The short films also let us revisit our favorite characters from the films. “Mike’s New Car” doesn’t quite match up to the sublime brilliance of Monsters Inc., but it’s still an amusing bit of slapstick. “Jack-Jack Attack” serves to fill in some of the blanks of The Incredibles, mining two minor supporting characters for a few more laughs. “Mater and the Ghostlight” seems to be the most successful of these brand of shorts. It’s easily the most substantial of these three shorts in terms of telling a complete, self-contained story, although this may reflect Cars‘ relatively disappointing reception as much as the short’s own strengths.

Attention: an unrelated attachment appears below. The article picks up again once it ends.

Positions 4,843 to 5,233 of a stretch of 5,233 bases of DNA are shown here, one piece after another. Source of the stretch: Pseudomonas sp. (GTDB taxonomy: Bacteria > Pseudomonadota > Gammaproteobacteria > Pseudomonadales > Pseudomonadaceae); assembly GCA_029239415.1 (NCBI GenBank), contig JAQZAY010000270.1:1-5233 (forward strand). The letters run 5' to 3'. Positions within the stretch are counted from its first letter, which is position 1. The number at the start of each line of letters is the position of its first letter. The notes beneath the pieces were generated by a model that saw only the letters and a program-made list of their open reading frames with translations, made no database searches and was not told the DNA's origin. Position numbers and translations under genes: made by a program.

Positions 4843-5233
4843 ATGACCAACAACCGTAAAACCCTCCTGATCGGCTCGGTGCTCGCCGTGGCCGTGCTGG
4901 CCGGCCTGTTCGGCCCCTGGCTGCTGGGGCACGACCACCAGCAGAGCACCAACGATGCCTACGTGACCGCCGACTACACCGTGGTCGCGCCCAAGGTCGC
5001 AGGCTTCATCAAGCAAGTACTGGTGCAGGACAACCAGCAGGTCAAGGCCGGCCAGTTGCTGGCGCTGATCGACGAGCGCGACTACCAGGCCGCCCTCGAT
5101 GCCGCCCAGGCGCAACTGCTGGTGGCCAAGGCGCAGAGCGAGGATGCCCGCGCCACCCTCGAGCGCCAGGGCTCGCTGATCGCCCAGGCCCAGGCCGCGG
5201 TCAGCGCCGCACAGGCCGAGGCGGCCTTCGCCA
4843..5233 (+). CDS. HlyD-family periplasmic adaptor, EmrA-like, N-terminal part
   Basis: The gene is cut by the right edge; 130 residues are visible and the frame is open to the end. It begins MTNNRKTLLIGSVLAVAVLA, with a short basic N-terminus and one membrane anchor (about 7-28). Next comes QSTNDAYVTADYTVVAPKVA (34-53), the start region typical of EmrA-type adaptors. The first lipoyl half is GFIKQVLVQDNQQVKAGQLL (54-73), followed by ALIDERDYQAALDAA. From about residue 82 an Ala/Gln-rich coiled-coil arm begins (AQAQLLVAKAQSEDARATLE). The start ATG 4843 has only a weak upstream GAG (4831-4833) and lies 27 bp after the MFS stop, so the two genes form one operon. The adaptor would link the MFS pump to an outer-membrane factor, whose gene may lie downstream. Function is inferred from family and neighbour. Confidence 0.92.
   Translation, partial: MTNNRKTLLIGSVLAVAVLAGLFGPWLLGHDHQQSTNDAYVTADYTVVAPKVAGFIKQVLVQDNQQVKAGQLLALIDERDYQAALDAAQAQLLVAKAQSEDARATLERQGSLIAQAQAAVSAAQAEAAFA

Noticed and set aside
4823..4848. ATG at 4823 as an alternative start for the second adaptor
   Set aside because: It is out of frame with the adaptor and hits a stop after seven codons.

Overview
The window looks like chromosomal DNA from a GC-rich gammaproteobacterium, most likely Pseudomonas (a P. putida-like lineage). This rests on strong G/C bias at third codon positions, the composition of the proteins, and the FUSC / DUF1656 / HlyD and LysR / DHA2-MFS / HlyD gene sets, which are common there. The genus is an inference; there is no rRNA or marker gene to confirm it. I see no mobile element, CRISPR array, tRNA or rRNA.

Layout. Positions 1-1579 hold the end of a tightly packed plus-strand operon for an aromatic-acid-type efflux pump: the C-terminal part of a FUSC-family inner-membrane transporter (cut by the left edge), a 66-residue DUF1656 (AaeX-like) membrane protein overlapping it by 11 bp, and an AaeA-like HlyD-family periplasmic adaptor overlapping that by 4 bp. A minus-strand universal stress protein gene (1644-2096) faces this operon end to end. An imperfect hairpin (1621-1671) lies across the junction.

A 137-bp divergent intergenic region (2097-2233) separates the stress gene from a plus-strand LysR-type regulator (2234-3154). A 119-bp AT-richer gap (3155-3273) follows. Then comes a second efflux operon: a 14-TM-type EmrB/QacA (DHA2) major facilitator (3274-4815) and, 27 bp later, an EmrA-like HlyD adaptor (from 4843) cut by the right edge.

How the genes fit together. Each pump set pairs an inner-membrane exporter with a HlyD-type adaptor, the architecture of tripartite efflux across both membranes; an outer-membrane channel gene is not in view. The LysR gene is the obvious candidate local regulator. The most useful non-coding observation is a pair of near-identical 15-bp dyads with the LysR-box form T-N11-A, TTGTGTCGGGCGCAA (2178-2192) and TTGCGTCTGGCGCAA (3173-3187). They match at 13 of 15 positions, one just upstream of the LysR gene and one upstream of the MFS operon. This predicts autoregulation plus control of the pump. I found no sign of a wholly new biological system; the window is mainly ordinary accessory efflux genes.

However, in one way, watching the growth of Pixar through these shorts can be a bit of a bittersweet experience. While all the films are undeniably entertaining, something seems to get lost as the shorts grow in length and technical polish. It’s much easier to watch all these shorts in one sitting than Pixar’s movies, but in doing so, one can see a strange, crackling energy infused in the early shorts that seems missing from the later ones. Perhaps its a side-effect of the incredible growth and development of Pixar as a company. They started as a team of renegade programmers and animators blazing a trail through uncharted realms, but with the merger with Disney, Pixar has essentially become the Establishment and seems to have become a bit less daring in the process. The loss is perhaps best summed up in the unexplained breast reduction of the sunbather in “Knick Knack.” While the short still works without such a buxom heroine, it’s a bit hard to understand why the modification was made in the first place. For better or for worse, the bowdlerized “Knick Knack” now seems to be the official version, since it is the only one available on this DVD.